Koza: Thank You and Goodbye!
Fr. Pedro Peñaranda, CICM
Continuing Pedro Peñaranda’s reflection on his trial period as a seminarian in Cameroon.
In Koza, among the Mafas people, it is the traditional chiefs and soothsayers at their side who make all the decisions be it on the social level (sowing, harvest, disputes of all kinds) or on the personal level such as marriage and sickness. The State is virtually non-existence for the Mafas except for the annual burden of taxes they have to remit with much difficulty even if these taxes never return to them in terms of social services. To pay t heir taxes, the men usually leave their mountains and villages during the dry season to get menial job in the cities of Maroua and Garuao, or, ironically, for those who have no identity cards, in Nigeria.
Here it is the first and the last question of survival. If in our country the problem is the system of distribution of natural resources, here there is not even natural resources to begin with. If we have to speak oppression it is oppression by nature: there is simply no water available! If we press logic further does not injustice come from God?
Dance and Song
Paradoxically, despite their hard life, the people love to celebrate. They give their all, body and soul- to dance and song on their feasts. Their music is composed usually of two or three measure repeated in monotone for hours. It comes accompanied by the complicated rhythm of tambours of different kinds and by the gandzavar or five string harp. This music taken with the local wine which is always served in a single bowl of dried calabash skin is a potent combination by which can transport anybody to a hypnotic trance. Mourning for the dead is expressed also through music and dance and continuous tapping through the night of the dinger or special tambour which is used exclusively for the wake. Anthropologist say the sound suggest the beating of the human heart. The people weep and keen along with the music.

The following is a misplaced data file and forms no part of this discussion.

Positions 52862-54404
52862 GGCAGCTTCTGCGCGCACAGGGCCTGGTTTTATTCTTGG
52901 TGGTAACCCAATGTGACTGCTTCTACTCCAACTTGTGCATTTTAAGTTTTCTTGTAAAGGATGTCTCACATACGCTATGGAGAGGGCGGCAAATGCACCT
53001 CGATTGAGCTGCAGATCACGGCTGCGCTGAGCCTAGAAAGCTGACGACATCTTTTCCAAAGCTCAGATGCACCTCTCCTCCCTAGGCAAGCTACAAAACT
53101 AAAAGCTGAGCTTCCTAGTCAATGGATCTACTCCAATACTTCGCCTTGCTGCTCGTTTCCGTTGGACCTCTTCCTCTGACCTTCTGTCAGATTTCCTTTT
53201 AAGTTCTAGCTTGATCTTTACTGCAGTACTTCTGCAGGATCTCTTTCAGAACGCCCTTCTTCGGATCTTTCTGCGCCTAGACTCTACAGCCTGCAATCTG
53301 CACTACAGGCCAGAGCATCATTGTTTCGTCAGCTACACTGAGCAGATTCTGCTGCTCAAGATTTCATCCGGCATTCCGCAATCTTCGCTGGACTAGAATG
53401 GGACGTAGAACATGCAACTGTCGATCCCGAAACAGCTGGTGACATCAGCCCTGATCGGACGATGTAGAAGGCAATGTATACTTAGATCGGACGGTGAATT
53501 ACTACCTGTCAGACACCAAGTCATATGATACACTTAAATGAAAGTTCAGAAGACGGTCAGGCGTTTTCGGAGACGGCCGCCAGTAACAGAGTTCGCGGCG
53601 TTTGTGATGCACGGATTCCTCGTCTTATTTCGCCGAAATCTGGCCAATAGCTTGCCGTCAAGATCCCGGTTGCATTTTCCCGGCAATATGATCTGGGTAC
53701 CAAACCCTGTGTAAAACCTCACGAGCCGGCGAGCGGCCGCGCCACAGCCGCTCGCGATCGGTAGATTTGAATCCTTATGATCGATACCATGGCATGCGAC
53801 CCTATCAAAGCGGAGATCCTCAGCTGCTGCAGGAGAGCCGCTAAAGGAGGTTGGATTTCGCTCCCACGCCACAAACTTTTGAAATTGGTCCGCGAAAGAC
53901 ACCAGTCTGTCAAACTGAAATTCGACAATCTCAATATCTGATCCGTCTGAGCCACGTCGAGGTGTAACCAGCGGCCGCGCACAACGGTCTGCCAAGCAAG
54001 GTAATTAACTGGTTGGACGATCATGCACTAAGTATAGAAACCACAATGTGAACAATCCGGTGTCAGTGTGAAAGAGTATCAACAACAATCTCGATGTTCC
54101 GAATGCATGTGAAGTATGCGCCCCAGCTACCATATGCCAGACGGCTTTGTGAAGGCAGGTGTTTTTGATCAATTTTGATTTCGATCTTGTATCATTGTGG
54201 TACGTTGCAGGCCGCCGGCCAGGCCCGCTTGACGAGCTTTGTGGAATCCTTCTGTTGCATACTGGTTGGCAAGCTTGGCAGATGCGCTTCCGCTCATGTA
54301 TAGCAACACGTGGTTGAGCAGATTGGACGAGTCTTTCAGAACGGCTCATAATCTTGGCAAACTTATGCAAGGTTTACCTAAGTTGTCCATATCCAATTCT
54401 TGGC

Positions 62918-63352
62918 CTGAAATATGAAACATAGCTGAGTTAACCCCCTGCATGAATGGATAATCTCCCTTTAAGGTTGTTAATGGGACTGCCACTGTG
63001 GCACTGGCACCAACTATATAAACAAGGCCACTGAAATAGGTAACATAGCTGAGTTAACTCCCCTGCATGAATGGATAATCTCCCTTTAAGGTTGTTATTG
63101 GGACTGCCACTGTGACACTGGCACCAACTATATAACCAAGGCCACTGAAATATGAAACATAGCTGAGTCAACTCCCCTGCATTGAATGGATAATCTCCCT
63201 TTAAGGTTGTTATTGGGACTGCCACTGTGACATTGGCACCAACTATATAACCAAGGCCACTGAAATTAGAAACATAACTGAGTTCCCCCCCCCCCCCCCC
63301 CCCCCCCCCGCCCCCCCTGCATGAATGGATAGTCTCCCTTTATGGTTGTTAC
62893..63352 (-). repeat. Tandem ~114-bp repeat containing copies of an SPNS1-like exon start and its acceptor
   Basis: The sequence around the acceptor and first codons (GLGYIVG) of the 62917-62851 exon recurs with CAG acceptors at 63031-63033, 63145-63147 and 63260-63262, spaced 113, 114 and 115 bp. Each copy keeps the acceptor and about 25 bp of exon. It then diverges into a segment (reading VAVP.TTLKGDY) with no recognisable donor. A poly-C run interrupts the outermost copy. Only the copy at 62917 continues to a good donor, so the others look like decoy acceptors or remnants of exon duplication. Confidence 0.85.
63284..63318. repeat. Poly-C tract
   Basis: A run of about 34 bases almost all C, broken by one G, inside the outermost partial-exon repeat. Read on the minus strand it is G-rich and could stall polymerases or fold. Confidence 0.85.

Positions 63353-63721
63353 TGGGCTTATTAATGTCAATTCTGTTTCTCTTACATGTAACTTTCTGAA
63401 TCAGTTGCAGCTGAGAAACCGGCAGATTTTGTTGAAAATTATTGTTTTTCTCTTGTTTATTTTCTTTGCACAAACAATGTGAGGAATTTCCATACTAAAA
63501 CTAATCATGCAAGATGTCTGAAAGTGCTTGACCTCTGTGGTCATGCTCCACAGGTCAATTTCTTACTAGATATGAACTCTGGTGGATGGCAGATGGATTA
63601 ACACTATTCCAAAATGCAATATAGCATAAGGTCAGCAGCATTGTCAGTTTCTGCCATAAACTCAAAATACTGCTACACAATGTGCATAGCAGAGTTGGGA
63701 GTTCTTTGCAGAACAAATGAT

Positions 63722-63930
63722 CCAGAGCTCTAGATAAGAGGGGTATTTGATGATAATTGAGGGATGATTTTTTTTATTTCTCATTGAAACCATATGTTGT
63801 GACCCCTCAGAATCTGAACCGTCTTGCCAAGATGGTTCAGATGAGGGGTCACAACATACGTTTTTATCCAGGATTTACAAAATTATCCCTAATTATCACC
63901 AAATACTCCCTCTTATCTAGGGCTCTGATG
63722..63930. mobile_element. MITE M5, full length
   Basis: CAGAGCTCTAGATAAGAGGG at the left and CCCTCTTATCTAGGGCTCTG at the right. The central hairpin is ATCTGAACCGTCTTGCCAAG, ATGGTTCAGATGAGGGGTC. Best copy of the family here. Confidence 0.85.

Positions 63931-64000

It is the sad music of their dinger that we hear very often in the night. The mortality rate the aged and the children is quite high. The figures rise during the dry season when the contrast between the heat of the day and the coldness of the night is particularly acute. This contrast can be very cruel and one has to be strong enough to resist it. I think I am strong because until now I have no problem. I sleep well and very soundly, never enough, in fact.
Limits of Poverty
Apart from sickness and death which for the Mafas is as natural as life it self, life among them is as “dansable” as the rhythm of their tambours. As for me, I too love dancing with them, even if it is difficult to breath amidst a thick cloud of dust raised by the incessant stomping of bare feet. So I ask myself, where and what are the limits of Poverty? But that is a question that may require volumes of theological and philosophical investigations, so I leave the whole thing to the mercy of God.
(To be continued)